Located in the center of New York State, Utica is (and has always been) a meeting ground for different cultures. First came the Oneida, Mohawk, Onondage, Seneca and Cayuga tribes, which converged to create the Iroquois Nation. Then came the European settlers, with immigrants from various corners of the world pouring into Utica to build the Erie Canal. Today, Utica bustles with the same cultural goulash, a recipe that produces fabulous shopping, delicious ethnic fare and good family fun.
Shopping in Utica actually begins just 20 miles outside Utica at the Oneida Outlet Store in Sherrill. Here, the legendary flatware created by the utopian Oneida community delights both chefs and well-equipped foodies alike. In the market for delicious take-home fare? Tourists shopping in Utica stock up at Rintrona’s Bakery, where fried dough, meatballs and tomato pie have been specialties since 1908.
Those visiting Utica discover a charming, quaint town tucked in the Mohawk Valley. A focal point of the historic community is Union Station on Main Street. Built in 1914, the station is an architectural dream, from the terrazzo floors to the grand marble pillars that support a 47-foot ceiling. Tourists can hop aboard an Adirondack Scenic Railroad train tour from the station and embark on an exploration of the surrounding wilderness.
Visitors traveling with kids head for the Utica Zoo. The zoo is home to over 200 animals, including sea lions, Siberian tigers and Alaskan grizzly bears. Kids love interacting with animals at the petting zoo and during live animal shows.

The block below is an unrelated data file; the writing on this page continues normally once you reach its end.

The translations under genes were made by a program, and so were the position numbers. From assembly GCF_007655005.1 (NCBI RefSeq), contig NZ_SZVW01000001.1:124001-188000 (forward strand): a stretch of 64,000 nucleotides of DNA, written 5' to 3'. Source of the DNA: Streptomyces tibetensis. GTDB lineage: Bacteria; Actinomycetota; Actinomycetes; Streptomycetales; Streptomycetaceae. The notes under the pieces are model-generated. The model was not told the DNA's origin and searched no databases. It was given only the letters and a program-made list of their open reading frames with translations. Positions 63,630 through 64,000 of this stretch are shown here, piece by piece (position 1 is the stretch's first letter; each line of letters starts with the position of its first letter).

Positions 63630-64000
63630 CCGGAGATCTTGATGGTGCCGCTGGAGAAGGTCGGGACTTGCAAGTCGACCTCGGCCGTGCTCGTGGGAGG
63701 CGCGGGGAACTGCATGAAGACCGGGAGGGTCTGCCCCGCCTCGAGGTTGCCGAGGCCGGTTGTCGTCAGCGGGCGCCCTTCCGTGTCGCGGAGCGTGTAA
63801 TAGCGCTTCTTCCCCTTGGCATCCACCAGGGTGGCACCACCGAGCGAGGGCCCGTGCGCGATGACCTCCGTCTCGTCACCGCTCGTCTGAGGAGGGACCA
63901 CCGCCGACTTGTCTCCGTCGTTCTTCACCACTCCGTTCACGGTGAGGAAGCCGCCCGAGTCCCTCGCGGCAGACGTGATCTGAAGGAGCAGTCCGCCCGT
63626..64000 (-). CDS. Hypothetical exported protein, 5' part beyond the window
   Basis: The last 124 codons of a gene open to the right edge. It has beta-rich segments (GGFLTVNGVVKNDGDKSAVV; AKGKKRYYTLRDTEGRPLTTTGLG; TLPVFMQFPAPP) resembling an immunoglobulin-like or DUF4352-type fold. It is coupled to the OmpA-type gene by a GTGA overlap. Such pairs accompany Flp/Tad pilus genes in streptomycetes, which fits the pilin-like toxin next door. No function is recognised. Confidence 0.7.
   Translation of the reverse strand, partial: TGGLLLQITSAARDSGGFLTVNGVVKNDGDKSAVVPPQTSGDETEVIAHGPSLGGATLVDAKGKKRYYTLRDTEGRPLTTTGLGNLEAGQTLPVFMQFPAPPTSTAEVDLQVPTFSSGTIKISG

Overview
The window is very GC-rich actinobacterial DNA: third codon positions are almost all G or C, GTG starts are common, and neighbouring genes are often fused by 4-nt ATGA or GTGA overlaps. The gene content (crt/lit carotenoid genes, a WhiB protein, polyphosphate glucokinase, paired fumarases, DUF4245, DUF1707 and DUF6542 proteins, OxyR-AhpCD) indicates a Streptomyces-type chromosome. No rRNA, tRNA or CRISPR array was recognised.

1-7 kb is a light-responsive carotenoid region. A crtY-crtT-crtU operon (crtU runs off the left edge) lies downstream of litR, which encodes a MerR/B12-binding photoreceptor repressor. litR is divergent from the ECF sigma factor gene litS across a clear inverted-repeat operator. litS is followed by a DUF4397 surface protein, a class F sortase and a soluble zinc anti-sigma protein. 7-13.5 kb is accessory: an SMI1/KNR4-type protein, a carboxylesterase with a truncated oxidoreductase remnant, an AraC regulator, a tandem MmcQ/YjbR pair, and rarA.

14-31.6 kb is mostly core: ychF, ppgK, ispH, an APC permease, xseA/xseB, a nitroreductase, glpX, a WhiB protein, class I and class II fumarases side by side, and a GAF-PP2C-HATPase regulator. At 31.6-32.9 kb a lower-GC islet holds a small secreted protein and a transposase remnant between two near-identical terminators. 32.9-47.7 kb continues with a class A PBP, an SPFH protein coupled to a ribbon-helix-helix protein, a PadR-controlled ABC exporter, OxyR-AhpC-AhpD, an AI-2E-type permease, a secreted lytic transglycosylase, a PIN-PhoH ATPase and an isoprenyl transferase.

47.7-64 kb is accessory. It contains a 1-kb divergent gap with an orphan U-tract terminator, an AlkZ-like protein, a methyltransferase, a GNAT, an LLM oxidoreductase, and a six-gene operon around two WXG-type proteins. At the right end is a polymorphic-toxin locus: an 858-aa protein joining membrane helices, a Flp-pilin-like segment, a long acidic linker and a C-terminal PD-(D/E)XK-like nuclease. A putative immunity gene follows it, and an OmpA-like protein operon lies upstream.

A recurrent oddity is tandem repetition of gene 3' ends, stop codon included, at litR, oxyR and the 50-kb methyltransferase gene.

Interactive fun is also available at the Children’s Museum of History, Natural History, Science and Technology on Main Street. In this imaginative space, kids of all ages discover dinosaur fossils, work with Doppler radar and play house in a model of an Iroquois home.
Adults visiting Utica can taste a selection of Saranac brews during a tour of the Matt Brewing Company on Varick Street or spend the afternoon strolling the Munson-Williams-Proctor Museum of Art. Housed in two buildings, one an 1850 Italianate mansion and the other a contemporary granite structure, the museum boasts over 25,000 pieces in its permanent collection. Art lovers are particularly interested in Thomas Cole’s “The Voyage of Life” and the museum’s display of works by the Hudson River School of 19th-century painters.
For dinner in Utica, there is no place better that Dominique’s Chesterfield Restaurant on Bleeker Street. Here, tourists dine on traditional Italian fare like pasta fagiola, homemade gnocchi and local favorites like chicken riggies in spicy marinara sauce.
After dinner, those visiting Utica can watch Broadway productions or hear the symphony at the Stanley Center for the Arts. A beautiful Mexican-Baroque theater, the Stanley Center features ornate wall decoration and the world’s largest free-hanging chandelier, which is suspended from the star-covered ceiling.
For a taste of Utica’s nightlife, Griffin’s Pub on Genesee Street is a town legend. Tourists seeking a more chic, trendy atmosphere sip at Space 26, where the drinks are hand-crafted and the scene is just as unique.